As the neighbors come out to watch, Montag glances toward Clarisse's empty house. Beatty notices and mocks Montag for being influenced by her nonsense. Mildred runs out of her house with a suitcase and disappears into a taxi. Montag realizes she was the one who raised the alarm.
Mildred is so emotionally disconnected that she's able to turn in her husband and slip off in a taxi to start another life without a word of farewell. After all, she can be with her TV "relatives" anywhere.
Beatty orders Montag to destroy his own house with a flamethrower or get hunted down by the Mechanical Hound. Faber (speaking through the earpiece) begs Montag to run away, but Montag has no choice and burns his house.
Montag burning down his own house recalls the old woman who burned down her house instead of allowing the firemen do it.
Beatty arrests Montag, then mocks him for the foolishness and snobbery that led him to quote poetry to Mildred's friends. Beatty strikes Montag and Faber's earpiece falls out. Beatty promises to use it to track down Montag's helper. Montag is still holding a flamethrower as Beatty provokes him with a quotation from Shakespeare and dares him to pull the trigger. Montag does. Beatty dies. The other firemen stand still, shocked. Montag knocks them out. The Mechanical Hound attacks Montag, and Montag destroys it with the flamethrower, but not before it stabs him with a needle full of anesthetic.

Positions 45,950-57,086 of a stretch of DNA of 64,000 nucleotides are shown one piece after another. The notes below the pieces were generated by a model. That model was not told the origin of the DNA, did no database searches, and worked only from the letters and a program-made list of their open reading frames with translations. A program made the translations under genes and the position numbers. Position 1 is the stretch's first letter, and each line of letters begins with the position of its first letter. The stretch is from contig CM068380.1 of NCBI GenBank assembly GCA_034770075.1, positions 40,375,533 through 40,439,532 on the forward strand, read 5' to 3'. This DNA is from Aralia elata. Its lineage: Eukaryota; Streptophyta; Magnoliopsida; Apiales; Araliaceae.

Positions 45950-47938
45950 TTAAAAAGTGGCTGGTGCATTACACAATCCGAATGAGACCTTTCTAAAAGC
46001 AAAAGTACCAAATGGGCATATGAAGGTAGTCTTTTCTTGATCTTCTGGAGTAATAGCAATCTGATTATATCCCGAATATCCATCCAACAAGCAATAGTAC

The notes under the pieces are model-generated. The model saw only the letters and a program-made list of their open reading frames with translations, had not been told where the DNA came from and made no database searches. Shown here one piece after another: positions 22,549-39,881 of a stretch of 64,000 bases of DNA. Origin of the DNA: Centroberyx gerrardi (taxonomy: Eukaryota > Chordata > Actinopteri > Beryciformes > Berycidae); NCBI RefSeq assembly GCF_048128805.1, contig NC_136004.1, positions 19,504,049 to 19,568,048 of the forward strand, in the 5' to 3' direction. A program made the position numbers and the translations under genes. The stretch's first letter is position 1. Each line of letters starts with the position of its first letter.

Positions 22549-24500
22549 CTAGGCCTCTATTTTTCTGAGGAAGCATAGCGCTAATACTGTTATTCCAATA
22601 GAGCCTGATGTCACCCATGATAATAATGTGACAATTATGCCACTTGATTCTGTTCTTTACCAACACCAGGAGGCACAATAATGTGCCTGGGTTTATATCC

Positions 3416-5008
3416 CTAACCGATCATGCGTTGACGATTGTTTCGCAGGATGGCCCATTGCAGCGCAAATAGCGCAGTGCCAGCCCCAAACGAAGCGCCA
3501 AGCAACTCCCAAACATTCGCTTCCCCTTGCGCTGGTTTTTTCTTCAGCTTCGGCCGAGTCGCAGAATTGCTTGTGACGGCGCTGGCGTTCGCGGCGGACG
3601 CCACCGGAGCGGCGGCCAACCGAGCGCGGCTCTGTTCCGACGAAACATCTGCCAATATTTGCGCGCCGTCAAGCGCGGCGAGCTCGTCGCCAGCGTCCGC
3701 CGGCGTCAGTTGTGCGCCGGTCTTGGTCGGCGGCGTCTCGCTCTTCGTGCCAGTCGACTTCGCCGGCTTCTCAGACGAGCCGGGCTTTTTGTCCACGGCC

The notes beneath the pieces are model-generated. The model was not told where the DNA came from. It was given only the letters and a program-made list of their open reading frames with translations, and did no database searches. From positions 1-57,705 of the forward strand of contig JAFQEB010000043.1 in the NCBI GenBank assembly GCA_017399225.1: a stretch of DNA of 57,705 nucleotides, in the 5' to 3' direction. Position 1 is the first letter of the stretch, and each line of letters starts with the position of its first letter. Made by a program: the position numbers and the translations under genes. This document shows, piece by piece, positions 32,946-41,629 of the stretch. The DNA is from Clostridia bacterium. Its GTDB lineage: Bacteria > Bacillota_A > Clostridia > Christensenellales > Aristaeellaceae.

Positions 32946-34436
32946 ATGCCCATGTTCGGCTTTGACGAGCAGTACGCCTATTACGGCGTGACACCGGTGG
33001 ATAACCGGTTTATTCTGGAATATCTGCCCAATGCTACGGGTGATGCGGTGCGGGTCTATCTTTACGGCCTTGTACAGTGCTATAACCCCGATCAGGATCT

Beatty is aggressive up to the last moment. He taunts Montag—who has just lost his house, his wife, and his liberty—with lines from Shakespeare. This seems like a very unwise way to thwart someone with a loaded flamethrower, unless you have a death wish. Montag's actions, meanwhile, have made him an outright enemy of the state.
On one numb and one good leg, Montag hobbles to the backyard, grabs four remaining books, and limps away. He suddenly feels certain that Beatty actually wanted to die. As he runs, Montag fishes out a Seashell radio from his pocket and listens to coverage of the citywide manhunt for him. As Montag stops at a gas station bathroom to clean off the soot, he hears over the radio that war has been declared.